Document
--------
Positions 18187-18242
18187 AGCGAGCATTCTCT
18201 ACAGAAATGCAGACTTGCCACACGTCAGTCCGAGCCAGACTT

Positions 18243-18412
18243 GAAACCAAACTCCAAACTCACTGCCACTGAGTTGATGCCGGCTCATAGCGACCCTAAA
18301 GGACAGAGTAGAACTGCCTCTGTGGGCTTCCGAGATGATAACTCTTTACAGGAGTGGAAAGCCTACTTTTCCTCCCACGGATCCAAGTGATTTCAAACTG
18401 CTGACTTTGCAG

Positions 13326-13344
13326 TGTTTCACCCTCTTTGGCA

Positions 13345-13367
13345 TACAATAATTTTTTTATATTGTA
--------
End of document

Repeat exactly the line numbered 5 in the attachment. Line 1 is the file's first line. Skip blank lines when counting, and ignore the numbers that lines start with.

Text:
18243 GAAACCAAACTCCAAACTCACTGCCACTGAGTTGATGCCGGCTCATAGCGACCCTAAA